Soap and superheroes: how the Super School of Five is changing lives

Sightsavers
Oct 10 · 6 min read
Students from Ngangula Primary School in Zambia perform as the Super School of Five superheroes. © Sightsavers/ Jason J Mulikita

Five years ago, when we introduced a group of superheroes to ten schools in Kenya, I had no idea where they would take us or how much impact they would have.

Fast-forward to 2019 and 370,000 children, not only in Kenya but in Zambia and Ethiopia, now know how to prevent trachoma, the most common infectious cause of blindness in the world, and are able to protect themselves, their families and others from the devastating experience of losing their eyesight. Yet despite all that has been achieved, in some ways I feel we are just at the beginning. In the next month we will begin expanding the programme in Ethiopia, the country with the highest trachoma prevalence in the world, creating a scalable model that can be incorporated into Ethiopia’s national education programme. The impact of this could be huge.

Trachoma is a neglected tropical disease most commonly found in poor, rural communities with limited access to clean water and sanitation. The disease is easily spread from person to person, yet it’s entirely preventable. The simple act of hand and face washing with soap can help reduce the risk of trachoma in children by 60%. That’s why, in 2014 Unilever and Sightsavers created the Super School of Five, inspired from Lifebuoy soap’s School of 5. This innovative programme features five cartoon superheroes designed by Craig Yoe, the creative director who worked alongside Jim Henson on The Muppets, and his wife Clizia Gussoni. The engaging characters help children remember the five key times that hands and faces should be washed every day.

Teachers from Nansenga Primary School, in Chikankata, Zambia, teaching their class about the Super School of Five. © Sightsavers/ Jason J Mulikita

Around 340 schools and 3,700 teachers in Kenya, Zambia and Ethiopia have used the programme since it began. The impact has been massive — an evaluation of participating schools in Turkana, Kenya in 2018 found face and hand washing increased by 40% after the intervention, a level of change that had been sustained 20 months after the programme ended. Supported by other activities, the prevalence of trachoma in communities where the programme has run has fallen by 30% on average.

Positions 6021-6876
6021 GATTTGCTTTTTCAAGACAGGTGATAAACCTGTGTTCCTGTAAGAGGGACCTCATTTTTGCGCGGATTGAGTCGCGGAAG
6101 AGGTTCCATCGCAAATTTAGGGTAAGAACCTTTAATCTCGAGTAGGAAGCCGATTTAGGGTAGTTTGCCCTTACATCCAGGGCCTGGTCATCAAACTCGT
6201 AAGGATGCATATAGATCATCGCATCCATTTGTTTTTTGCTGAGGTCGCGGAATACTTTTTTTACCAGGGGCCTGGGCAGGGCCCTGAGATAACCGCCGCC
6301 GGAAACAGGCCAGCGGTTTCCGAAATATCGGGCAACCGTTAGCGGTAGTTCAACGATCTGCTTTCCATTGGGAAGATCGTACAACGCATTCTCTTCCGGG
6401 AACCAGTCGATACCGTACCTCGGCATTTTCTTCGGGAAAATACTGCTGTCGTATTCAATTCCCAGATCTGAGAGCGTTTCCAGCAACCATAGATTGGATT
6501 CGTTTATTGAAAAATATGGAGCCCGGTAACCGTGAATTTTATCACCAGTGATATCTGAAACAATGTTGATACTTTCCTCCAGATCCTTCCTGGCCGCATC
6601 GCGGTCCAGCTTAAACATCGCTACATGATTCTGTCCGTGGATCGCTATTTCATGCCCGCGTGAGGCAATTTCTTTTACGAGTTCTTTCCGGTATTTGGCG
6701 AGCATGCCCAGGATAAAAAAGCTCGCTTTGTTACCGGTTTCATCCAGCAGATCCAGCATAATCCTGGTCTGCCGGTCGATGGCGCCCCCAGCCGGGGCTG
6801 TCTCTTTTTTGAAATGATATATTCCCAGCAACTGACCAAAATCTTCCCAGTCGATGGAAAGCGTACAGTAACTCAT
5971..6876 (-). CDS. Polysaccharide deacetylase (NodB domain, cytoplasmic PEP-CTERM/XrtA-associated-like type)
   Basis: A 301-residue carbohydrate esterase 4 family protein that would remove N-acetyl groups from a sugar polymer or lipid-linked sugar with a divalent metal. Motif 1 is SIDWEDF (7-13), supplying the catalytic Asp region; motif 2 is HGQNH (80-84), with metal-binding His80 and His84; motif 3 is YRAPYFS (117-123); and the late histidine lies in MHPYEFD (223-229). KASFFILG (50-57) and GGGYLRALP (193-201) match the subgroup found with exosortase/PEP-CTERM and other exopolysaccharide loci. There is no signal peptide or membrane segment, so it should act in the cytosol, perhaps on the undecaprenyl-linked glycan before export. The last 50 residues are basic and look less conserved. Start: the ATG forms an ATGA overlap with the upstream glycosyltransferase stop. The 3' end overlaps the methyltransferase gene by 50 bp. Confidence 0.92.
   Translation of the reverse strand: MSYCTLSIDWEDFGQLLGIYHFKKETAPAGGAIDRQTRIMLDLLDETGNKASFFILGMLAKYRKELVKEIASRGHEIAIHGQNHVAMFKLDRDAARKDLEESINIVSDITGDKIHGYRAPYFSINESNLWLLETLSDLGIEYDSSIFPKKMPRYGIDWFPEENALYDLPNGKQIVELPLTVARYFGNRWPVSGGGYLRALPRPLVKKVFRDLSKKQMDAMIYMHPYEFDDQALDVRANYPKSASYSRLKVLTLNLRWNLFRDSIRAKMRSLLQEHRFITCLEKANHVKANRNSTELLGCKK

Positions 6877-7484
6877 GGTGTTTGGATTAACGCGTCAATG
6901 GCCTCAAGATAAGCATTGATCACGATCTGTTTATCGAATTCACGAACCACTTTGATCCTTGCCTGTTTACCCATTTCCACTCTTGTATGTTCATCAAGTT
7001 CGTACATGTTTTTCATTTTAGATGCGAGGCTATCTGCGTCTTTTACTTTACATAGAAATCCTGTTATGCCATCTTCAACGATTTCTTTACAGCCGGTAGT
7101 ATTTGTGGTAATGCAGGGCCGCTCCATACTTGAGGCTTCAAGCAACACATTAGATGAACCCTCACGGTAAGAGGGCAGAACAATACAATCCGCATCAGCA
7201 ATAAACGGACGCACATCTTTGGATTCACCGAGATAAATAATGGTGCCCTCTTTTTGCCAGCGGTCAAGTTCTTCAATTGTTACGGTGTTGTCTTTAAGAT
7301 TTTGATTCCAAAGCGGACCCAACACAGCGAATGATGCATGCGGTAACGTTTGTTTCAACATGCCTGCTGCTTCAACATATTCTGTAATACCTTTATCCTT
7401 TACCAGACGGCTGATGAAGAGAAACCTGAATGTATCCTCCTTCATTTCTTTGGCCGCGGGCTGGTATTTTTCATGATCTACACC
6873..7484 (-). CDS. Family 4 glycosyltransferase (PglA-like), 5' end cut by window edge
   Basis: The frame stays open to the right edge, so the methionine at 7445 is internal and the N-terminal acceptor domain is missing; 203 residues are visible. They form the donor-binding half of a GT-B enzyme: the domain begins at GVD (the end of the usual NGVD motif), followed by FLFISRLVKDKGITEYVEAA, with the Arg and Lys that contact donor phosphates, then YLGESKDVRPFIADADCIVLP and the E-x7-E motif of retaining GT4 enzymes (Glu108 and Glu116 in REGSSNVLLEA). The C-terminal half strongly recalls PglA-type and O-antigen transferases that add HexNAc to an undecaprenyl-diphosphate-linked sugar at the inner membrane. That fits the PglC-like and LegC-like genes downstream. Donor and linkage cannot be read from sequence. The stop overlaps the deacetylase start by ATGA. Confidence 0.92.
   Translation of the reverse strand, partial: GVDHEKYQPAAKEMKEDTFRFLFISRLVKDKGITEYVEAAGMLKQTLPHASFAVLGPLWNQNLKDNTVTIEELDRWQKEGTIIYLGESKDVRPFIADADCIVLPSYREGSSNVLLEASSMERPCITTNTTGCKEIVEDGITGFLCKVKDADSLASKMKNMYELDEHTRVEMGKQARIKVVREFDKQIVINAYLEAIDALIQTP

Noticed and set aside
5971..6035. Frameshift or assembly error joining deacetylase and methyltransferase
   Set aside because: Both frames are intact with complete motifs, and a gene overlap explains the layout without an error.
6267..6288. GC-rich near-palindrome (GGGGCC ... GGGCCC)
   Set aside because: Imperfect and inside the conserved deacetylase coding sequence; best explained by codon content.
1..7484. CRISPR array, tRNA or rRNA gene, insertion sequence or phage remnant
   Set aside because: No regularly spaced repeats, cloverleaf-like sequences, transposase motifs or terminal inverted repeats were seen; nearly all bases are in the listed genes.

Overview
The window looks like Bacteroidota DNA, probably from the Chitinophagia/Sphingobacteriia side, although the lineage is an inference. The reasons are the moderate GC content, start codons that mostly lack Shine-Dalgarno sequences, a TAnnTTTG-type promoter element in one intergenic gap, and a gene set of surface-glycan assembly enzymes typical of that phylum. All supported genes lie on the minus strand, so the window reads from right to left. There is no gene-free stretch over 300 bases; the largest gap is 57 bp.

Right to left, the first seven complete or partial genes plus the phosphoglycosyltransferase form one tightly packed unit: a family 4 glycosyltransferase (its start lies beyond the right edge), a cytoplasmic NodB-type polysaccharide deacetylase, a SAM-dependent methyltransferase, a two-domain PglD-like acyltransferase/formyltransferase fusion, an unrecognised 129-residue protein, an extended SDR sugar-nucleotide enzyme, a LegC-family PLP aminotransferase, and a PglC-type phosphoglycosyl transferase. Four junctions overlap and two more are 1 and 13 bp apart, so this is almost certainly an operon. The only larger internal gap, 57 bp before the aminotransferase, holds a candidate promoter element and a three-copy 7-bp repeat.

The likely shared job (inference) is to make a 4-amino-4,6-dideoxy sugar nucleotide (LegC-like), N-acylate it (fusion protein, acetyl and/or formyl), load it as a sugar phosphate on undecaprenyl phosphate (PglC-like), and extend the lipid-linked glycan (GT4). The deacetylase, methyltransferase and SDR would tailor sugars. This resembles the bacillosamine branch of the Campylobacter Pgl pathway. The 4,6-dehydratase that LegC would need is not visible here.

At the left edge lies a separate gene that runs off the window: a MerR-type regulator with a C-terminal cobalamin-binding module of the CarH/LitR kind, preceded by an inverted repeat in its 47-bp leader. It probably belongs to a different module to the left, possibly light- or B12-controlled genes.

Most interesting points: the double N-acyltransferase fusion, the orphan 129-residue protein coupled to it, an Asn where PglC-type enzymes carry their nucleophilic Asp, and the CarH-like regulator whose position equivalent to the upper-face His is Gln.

Soap and superheroes

The programme aims to form, then reinforce, good hygiene habits. It works because it’s fun, memorable and rewarding, and is based on what current evidence tells us are the factors that motivate children to change their behaviour.

At the heart of the programme are the five superheroes: Hairyback (my personal favourite), who encourages kids to wash their hands after using the toilet; Biff, Bam and Pow, triplets who encourage hand washing before breakfast, lunch and dinner, and Sparkle, the leader of the gang, who reminds you to wash your hands, face and whole body during bath or shower time. The gang has adventures fighting their archenemy Nogood, a baddie who loves germs.

Super School of Five signs outside the Ngangula Primary School in Chikankata, Zambia. © Sightsavers/ Jason J Mulikita

Each child in the programme is given a diary, which they are expected to write in every day for three weeks. Under each day, you will find the five superheroes, each with five bubbles next to it. Every time a child washes their hands and their face they can tick off one of the bubbles. At the end of each day, then each week, teachers and parents sign off to show they’ve seen how many ticks have been entered. Sometimes teachers will encourage participants by giving little prizes to those with the most ticks or by celebrating them in some other way.